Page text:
lethevale_mods: (Default)
Lethevale Mods ([personal profile] lethevale_mods) wrote in [community profile] lethevale2016-10-30 10:20 pm

{GAME OPENING} the old life blowing and roaring

Who: Everyone!
Where: The whole of Lethevale
When: October 31st, from mid-afternoon onwards
What: A storm, a town, and a beginning.
Warnings: TBC

The storm blows in apparently from nowhere, on a cold October afternoon. The bright autumn sunlight is blotted out within moments by thick, roiling black clouds, shrouding the mountains in shadow, and a cool breeze quickly becomes a howling gale. In Lethevale, and the countryside all around, windows are shuttered and lanterns lit, and townsfolk wrap themselves in blankets and huddle by the fire to wait out the storm. The inns set lights at their windows, and wait for a night's business - probably a poor one, with so many huddled in their homes.

Not everyone's so lucky. There are plenty of travellers on the road, and why not - until the storm came in, today looked set to be a fine day for journeying.

By the time the sun goes down, an hour or so into the storm, the lashing rain has become hail, stones of ice a good inch across thudding into the wet loam. Lightning flashes in the sky, and when the thunder rolls, it echoes against the mountains, coming back on itself over and over again so that it seems to last forever. This is no time to be outside. Better seek shelter, and company, if you're trapped out on the road.
whofrownedthisface: (the fuck is that)

[personal profile] whofrownedthisface 2016-11-12 05:07 pm (UTC)(link)
Look at them both, just a pair of intrepid travelers who definitely didn't jump a mile out of their skins in fright over a thunderclap. Stupid storm, it had to go and give the lie to his words about being surprised it's still going strong. Personally he thinks storms should stick to what they do best, preferably someplace else, and not argue. This is dreadful, but how was he to know it was going to storm? And she wouldn't have liked being left behind, nor would she have been that much warmer, probably. The irrational panic of thunder and lightning blend surprisingly uniformly with the very rational panic of suddenly doubting all his decisions. He keeps a tight grip on her hand and does his best to hurry without winding up in the mud. The last thing they need is for him to dash his brains out on a rock. He shivers once very thoroughly, like a bird fluffing up its feathers. The light, at least, seems undeterred by the storm.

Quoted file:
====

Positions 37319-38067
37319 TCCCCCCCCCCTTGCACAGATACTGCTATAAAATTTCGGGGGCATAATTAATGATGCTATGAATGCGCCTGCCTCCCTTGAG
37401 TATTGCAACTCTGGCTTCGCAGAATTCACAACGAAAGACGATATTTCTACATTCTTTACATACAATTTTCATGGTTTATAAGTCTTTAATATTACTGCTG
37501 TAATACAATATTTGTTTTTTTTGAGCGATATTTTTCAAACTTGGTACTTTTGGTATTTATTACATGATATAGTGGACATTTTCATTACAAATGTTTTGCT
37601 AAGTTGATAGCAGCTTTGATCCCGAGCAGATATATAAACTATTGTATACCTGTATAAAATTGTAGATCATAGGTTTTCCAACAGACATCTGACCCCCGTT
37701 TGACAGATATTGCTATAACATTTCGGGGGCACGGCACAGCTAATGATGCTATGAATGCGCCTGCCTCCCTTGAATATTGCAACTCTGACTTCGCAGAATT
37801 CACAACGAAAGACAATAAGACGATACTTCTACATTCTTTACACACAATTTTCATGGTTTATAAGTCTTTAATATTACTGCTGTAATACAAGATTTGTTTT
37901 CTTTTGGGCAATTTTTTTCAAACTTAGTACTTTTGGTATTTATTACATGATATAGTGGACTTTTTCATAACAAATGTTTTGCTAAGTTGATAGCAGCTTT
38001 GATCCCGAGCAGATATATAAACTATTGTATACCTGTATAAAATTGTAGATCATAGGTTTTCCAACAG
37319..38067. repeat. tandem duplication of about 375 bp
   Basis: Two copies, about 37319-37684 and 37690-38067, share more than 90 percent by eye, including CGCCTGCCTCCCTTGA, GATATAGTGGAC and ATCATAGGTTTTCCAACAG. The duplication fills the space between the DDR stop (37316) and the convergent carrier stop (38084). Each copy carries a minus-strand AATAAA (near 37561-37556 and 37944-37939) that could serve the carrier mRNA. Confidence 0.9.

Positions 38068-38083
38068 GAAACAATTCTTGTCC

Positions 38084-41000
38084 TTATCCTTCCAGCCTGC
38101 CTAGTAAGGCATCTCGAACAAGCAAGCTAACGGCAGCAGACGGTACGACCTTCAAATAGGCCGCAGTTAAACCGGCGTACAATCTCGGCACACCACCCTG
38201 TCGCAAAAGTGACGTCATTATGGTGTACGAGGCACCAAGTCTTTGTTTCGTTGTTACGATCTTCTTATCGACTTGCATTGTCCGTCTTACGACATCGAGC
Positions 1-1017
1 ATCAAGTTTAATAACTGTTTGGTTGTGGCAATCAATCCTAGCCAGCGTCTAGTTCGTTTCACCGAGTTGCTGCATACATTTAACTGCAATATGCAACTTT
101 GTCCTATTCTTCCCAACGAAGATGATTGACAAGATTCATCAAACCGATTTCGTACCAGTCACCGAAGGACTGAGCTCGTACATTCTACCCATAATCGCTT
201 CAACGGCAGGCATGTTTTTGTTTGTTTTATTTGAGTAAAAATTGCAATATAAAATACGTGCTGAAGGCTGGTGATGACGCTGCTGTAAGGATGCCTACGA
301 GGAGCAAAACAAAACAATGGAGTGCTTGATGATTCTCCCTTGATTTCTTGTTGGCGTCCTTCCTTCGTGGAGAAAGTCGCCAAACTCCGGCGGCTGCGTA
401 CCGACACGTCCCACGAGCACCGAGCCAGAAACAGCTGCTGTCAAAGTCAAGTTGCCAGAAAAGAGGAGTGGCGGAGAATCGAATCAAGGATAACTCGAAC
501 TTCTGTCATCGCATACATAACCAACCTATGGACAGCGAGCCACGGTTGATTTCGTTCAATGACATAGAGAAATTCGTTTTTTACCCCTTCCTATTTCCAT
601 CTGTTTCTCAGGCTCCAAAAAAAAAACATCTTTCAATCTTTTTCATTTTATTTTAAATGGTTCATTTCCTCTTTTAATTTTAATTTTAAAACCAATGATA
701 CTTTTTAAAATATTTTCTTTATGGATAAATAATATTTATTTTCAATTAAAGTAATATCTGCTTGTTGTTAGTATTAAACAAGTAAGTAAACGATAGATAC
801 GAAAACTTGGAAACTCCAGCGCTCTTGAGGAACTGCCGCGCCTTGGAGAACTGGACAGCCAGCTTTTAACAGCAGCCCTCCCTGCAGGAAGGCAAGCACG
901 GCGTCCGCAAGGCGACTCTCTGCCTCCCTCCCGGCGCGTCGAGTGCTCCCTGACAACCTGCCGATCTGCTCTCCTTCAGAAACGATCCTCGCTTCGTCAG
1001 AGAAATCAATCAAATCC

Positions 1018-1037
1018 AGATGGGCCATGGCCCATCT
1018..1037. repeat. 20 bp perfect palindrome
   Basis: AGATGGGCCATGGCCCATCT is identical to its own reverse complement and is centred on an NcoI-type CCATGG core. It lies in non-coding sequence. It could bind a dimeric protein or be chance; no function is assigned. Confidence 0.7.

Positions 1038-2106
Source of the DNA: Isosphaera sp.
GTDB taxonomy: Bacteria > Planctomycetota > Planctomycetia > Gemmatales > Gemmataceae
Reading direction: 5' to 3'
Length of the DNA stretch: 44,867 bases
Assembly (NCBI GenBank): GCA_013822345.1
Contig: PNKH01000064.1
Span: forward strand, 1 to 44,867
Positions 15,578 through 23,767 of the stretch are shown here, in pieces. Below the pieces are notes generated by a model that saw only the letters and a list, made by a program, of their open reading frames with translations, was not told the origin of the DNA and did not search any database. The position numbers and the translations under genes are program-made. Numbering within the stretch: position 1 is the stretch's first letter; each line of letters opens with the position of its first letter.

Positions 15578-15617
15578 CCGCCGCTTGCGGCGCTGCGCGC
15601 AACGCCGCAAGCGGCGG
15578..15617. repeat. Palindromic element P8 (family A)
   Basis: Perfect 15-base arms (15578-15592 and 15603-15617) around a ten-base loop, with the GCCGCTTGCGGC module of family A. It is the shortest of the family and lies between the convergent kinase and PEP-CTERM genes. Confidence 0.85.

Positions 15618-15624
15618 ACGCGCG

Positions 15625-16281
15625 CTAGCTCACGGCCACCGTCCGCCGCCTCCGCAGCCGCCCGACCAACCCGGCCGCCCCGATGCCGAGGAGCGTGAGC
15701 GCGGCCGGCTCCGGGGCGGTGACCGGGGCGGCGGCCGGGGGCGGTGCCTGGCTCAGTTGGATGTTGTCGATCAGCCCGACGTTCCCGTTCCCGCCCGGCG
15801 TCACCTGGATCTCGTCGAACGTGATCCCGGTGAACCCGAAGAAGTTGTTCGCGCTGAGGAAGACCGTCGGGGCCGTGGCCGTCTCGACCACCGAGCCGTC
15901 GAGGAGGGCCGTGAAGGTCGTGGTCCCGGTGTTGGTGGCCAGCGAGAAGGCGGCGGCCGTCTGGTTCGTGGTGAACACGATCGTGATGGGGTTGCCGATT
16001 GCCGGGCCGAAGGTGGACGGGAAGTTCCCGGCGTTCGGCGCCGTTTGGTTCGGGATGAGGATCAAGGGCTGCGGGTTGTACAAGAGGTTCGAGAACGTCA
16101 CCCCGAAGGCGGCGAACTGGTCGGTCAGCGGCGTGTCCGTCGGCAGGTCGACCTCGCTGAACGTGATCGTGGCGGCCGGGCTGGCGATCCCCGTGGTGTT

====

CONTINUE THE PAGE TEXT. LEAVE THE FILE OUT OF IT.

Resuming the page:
"Don't worry," he says for probably the thousandth time, and with a surprising lack of irritation. She's adventuring just fine. And she's survived worse than a little weather. That's probably not what you say though, right? How do you talk to children, he has no idea. Traumatised children! That have been dragged out into a positively apocalyptic storm. Well, enough about his mistakes. His mind, like the finely tuned instrument it is, can suggest only a few courses of conversational action for a stormy forest, and she probably isn't interested in ghost stories, having recently been the subject of one. "In the morning this will seem like a bad dream, like nothing at all. And then you can have breakfast. That's how it always goes, with unfortunate circumstances. They wind themselves down and become forgettable, and then you can have breakfast."
starlightcalliope: (troll: mUsing)

[personal profile] starlightcalliope 2016-11-14 08:08 pm (UTC)(link)
Oh yes, she'd suggested hurrying, hadn't she. Turns out she'd underestimated her grandfather's long determined strides and she's struggling to keep up as he's pulling her along, desperately hoisting up her bedraggled skirts with her free hand. The sooner they reach the light, the better.

It's good to be reminded that this will pass, that the world won't end in lightning and noise, and breakfast will be wonderful. "I'd like that," she agrees wistfully, probably too quietly to be heard above the din of the storm. Rallying a bit more vigor to her voice, she adds, "I fancy you must have experienced oodles of unfortunate circumstances in your adventures, much more adverse than a spot of rain." So he certainly knows what he's talking about. Her own ways of coping with frightful storms are perhaps rather silly in comparison, but hopefully somewhat diverting. "I used to imagine I could negotiate with the North Wind. I'd offer it a poem or a flattering illustration, or my next meal when I'd run out of ink. It was a bloody stubborn bugger, let me tell you."